In computer networking, spanning tree protocols are essential for creating loop-free and redundant network topologies.
In the same context, rapid spanning tree protocol (RSTP) and spanning tree protocol (STP) are two commonly used protocols in Ethernet networks for achieving loop prevention and network redundancy. Although both the RSTP and STP protocols serve similar purposes, they differ in various aspects.
In this tutorial, we’ll explore the key differences between RSTP and STP, including their operation, features, and benefits.
2. Overview of RSTP and STP
In this section, we’ll delve into the distinctions between RSTP and STP across different aspects, including convergence time, port states, handling of topology changes, port roles, bridge ID calculation, port role transitions, backward compatibility, scalability, and more.
2.1. Convergence Time
Convergence time is when a protocol converges or stabilizes the network after a change in the network topology.
Specifically, the STP protocol uses a slow convergence algorithm that can take up to 30 seconds or even longer to converge. On the other hand, the RSTP protocol employs a rapid convergence algorithm that can converge in less than one second, making it much faster than STP.
This allows RSTP to quickly adapt to changes in the network, such as link failures or additions, and minimize network downtime.
2.2. Port States
Another difference between RSTP and STP is the number of port states and their operations.
STP has five port states: blocking, listening, learning, forwarding, and disabled. We can use these states to prevent loops by blocking certain ports and transitioning them to the forwarding state after a certain period.
In contrast, RSTP has only three port states: discarding, learning, and forwarding. Moreover, RSTP eliminates the listening and blocking states, allowing faster convergence and reduced network convergence time.
2.3. Topology Changes
Topology changes occur when a link fails or is restored in the network. RSTP and STP differ in how they handle topology changes.
STP uses a slow process called the listening and learning process, where ports first transition to the listening state and then to the learning state before finally transitioning to the forwarding state. This can take up to 50 seconds or more to converge, resulting in network downtime.
On the other hand, RSTP uses a faster process called the proposal and agreement process, where a root bridge sends a proposal message to its neighbors to determine if the topology has changed. If a neighbor agrees, the topology change is quickly propagated, resulting in faster convergence and minimal network downtime.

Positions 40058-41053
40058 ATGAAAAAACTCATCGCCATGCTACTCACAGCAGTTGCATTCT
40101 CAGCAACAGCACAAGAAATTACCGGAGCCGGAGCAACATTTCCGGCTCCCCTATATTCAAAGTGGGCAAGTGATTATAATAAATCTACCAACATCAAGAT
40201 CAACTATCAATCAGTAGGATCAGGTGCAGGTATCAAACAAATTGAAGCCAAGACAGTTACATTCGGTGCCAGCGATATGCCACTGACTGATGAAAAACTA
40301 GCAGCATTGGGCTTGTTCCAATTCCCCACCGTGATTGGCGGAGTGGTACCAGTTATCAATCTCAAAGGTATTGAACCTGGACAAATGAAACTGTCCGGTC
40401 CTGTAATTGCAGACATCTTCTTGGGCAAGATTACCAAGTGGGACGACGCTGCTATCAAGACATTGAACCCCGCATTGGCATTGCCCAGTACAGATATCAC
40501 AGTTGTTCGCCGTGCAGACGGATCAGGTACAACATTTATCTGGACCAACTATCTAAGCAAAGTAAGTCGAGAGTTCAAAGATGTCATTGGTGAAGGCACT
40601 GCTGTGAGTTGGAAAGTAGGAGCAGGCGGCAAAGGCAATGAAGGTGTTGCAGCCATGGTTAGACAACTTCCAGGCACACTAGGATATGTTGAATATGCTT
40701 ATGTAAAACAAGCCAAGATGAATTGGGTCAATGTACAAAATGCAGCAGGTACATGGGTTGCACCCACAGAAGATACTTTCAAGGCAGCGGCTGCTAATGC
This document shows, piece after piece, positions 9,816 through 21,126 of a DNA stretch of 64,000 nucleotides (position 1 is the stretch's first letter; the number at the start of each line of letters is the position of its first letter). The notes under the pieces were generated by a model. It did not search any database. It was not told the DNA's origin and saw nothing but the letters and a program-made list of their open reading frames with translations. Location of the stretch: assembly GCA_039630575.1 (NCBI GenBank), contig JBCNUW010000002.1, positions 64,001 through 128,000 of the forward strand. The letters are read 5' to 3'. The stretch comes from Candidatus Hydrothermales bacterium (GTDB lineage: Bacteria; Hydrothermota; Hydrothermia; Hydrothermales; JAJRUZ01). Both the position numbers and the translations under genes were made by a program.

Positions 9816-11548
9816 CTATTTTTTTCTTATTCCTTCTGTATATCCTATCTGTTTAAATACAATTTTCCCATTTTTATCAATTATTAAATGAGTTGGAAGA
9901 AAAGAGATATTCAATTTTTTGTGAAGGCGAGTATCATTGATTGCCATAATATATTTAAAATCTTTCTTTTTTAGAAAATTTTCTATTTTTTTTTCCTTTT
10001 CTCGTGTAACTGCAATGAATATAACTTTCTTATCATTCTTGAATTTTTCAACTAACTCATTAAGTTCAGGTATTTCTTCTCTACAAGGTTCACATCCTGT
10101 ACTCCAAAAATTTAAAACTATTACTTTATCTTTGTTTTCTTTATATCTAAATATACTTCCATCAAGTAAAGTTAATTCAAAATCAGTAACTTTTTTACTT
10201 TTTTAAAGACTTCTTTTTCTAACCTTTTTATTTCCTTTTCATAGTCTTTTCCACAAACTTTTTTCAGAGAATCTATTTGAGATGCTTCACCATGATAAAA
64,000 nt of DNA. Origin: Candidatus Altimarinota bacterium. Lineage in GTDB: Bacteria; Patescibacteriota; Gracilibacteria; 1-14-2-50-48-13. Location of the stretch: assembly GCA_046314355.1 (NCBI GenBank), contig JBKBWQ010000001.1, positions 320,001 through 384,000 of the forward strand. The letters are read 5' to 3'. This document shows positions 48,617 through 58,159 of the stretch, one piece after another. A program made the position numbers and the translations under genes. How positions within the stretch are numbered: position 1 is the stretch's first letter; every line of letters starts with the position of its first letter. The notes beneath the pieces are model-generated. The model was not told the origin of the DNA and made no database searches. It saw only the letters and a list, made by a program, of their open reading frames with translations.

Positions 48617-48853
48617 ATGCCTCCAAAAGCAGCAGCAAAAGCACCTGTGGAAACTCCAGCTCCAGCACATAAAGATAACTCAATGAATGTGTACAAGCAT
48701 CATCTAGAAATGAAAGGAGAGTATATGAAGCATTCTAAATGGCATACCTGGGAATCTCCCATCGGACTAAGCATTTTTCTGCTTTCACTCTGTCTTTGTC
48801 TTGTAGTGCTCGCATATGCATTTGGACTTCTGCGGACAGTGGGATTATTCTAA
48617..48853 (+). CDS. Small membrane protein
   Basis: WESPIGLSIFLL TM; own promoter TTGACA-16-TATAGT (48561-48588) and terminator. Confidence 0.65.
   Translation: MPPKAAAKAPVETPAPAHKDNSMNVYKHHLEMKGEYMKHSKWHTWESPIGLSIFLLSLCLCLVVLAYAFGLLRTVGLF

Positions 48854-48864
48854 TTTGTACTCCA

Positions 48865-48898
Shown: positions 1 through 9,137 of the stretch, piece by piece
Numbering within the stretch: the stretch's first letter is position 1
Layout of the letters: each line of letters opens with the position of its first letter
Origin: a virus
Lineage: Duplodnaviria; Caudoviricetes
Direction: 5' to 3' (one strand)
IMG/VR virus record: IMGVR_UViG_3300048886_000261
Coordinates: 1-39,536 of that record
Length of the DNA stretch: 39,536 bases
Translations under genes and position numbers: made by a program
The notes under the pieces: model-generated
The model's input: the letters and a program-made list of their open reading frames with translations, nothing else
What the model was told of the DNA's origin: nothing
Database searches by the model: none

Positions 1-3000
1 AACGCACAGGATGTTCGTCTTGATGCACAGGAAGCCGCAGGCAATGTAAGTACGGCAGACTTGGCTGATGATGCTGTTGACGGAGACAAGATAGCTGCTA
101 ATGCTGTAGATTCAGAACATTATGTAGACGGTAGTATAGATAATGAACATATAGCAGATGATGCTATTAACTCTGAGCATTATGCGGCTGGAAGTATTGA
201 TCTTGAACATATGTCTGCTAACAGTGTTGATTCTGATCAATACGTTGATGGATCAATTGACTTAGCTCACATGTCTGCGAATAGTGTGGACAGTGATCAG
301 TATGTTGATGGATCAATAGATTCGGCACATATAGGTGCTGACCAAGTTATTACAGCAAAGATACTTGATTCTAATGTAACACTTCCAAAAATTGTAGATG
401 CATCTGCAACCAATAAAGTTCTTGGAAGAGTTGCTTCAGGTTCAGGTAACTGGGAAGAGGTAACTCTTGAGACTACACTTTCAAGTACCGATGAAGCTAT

2.4. Port Roles
In STP, ports can be either designated or non-designated ports. Designated ports are selected on each network segment, and only one designated port is allowed per segment. In contrast, non-designated ports are blocked to prevent network loops.
In RSTP, ports can be either edge ports or non-edge ports. Edge ports connect to end devices, such as workstations or servers, and are automatically placed in the forwarding state, allowing for faster convergence. Non-edge ports, also known as network ports, are equivalent to designated ports in STP and are used for interconnecting switches. However, RSTP allows multiple edge ports per segment. It provides greater flexibility and scalability.
2.5. Bridge ID Calculation
The calculation of the bridge ID used to determine the root bridge in RSTP and STP also differs.
In STP, the bridge ID is based on the priority value and the MAC address of the switch. Moreover, the switch with the lowest bridge ID becomes the root bridge.
Conversely, in RSTP, the bridge ID is calculated differently. It uses a system ID extension (SID), which is a combination of the priority value, the VLAN ID, and the MAC address of the switch. This allows RSTP to have separate spanning trees for different VLANs, providing better scalability and network optimization.
2.6. Port Roles Transitions
In STP, transitioning from a blocking or listening state to a forwarding state can take up to 50 seconds or more as it goes through the listening and learning states. This can result in longer network downtime during convergence.
Conversely, transitioning from a discarding state to a forwarding state is much faster in RSTP, typically taking less than one second. This rapid transition allows quicker convergence and reduced network downtime, making RSTP more suitable for networks with strict uptime requirements.
2.7. Backward Compatibility
RSTP is backward compatible with STP, which means that RSTP switches can interoperate with STP switches in the same network.
Additionally, RSTP switches can detect the presence of STP switches and automatically fall back to STP operation for those switches.
This allows for a smooth network migration from STP to RSTP without disrupting the existing STP switches.
In STP, large and complex networks with multiple VLANs can experience inefficient use of network resources due to the restriction of only allowing one spanning tree per VLAN.
In contrast, RSTP allows for multiple spanning trees per VLAN, which allows for better utilization of network resources and optimized network performance. RSTP also supports the concept of a per-VLAN spanning tree (PVST), where each VLAN can have its spanning tree, allowing for greater network design and optimization flexibility. Overall, RSTP offers improved scalability compared to STP.
The following figure visualizes the STP and RSTP protocols:
4.9. Summary of Differences
The following table summarizes these main differences:
In conclusion, spanning tree protocols are crucial for reliable and redundant Ethernet network topologies.
Both protocols can work together seamlessly, allowing for smooth migration and interoperability. Furthermore, it’s important to understand their differences for effective network design and management.